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Tesla’s Delivery Figures Turn Heads on Wall Street, But Unmoved Inventory Raises Questions

Investors can’t seem to get enough of Tesla’s record-breaking second-quarter delivery figures, driving the company’s stock up by over 7% on Monday. While the numbers have easily surpassed predictions, a closer look reveals an intriguing detail: Tesla has been producing more cars than it has been delivering—for the fifth quarter in a row.

In the last three months, the electric-vehicle trailblazer churned out a staggering 497,700 vehicles, compared to its 466,000 deliveries. Despite these numbers exceeding estimates by over 20,000, Tesla’s swelling inventories suggest that Elon Musk still faces challenges in stoking further demand—a task set to become even more daunting as the auto market competition intensifies.

Although Tesla is currently leading the race against emerging EV makers, it still has to contend with the robust and consistent demand for traditional gas-powered vehicles. According to data from JD Power, the average price of a gas car remained steady year-on-year in June, despite a wider availability of most vehicle models.

The recent delivery figures might suggest that Tesla’s aggressive price cuts are effectively fueling demand. However, it seems there’s still room for improvement. Additional price reductions could be on the horizon to address the ongoing inventory surplus.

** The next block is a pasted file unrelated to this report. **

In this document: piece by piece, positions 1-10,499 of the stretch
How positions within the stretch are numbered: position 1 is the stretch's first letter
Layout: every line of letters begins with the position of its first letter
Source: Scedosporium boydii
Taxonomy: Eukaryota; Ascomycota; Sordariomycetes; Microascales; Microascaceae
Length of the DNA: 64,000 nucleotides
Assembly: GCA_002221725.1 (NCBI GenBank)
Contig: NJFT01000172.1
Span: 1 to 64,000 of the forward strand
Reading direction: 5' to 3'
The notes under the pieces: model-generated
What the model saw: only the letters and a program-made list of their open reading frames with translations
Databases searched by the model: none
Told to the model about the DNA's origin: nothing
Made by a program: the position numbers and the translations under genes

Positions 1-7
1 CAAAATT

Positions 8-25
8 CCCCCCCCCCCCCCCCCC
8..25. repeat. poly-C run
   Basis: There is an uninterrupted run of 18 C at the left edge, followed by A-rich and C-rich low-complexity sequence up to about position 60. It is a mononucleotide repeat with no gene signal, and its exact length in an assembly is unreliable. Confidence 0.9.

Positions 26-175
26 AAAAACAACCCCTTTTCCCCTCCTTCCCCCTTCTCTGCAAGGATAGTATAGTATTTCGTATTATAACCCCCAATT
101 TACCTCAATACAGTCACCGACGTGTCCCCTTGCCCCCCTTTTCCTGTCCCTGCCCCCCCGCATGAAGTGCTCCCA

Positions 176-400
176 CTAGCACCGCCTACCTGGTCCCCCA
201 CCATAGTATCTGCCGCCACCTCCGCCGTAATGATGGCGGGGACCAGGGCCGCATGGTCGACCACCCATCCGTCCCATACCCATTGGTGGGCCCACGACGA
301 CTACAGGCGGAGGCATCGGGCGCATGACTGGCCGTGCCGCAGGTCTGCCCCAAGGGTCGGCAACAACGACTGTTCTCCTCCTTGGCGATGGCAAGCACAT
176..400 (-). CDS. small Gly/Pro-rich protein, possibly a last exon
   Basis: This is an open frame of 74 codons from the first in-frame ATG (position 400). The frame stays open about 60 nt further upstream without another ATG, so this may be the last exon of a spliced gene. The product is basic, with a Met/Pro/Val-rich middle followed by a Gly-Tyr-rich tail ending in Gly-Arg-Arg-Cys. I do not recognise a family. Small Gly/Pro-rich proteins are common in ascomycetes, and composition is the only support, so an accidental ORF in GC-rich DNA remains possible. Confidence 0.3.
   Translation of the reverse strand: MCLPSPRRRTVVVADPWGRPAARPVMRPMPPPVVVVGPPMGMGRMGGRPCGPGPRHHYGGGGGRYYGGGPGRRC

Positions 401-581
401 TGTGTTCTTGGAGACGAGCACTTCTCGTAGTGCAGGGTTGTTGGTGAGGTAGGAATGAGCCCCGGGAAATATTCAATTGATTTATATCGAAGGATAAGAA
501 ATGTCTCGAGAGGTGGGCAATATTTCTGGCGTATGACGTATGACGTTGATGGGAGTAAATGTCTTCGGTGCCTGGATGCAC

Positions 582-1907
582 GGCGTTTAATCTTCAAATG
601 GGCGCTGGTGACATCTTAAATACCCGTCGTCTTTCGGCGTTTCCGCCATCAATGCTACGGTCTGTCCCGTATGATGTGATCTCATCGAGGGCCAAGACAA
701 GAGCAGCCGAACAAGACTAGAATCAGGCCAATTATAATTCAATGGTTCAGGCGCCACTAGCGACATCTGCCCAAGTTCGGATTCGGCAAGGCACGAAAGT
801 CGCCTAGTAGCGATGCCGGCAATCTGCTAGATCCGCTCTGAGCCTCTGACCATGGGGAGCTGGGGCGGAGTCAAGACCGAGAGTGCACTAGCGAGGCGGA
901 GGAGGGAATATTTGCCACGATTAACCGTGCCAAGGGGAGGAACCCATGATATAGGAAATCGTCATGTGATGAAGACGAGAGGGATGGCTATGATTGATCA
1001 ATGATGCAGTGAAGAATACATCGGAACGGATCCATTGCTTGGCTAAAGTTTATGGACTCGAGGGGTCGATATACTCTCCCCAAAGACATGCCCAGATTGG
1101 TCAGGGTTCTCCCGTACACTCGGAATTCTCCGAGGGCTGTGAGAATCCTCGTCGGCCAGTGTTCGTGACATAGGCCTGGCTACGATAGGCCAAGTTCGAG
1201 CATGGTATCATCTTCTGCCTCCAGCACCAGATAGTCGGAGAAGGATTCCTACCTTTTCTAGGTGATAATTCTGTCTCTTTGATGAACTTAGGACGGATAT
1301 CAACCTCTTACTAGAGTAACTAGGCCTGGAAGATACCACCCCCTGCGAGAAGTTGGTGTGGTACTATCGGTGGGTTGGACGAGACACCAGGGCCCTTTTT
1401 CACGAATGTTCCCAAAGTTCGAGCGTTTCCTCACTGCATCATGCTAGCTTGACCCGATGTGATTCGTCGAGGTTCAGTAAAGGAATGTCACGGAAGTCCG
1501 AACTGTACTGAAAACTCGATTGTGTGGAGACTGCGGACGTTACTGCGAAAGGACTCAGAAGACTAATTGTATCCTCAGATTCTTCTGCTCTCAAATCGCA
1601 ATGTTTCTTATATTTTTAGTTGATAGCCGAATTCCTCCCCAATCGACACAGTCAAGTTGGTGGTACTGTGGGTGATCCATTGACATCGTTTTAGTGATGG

But for the moment, investors are happily surfing this wave of positive news. Tesla’s stock has surged by more than 125% over the last six months, and many see the 10% quarterly leap in deliveries as a harbinger of further gains.

Wedbush’s Dan Ives praised the performance in a tweet: “The price cuts were a savvy move for Tesla and are paying major dividends, particularly in the China market. This was a trophy case quarter for Musk & Co.”

On the flip side, Goldman Sachs hinted Monday that Tesla might have to slash prices again to boost demand and mitigate any potential downside to margins. This could lead to a stock fall if the price cuts outpace Wall Street’s expectations.

Goldman Sachs also identified other potential risks to Tesla’s stock price, including increasing competition, product delays, and operational risks associated with Tesla’s high level of vertical integration.

Despite these concerns, Ives still holds firm to a $300 price target for Tesla stock—an increase of roughly 8% from Monday’s closing price of $276—as markets wrapped up early ahead of the July 4 holiday.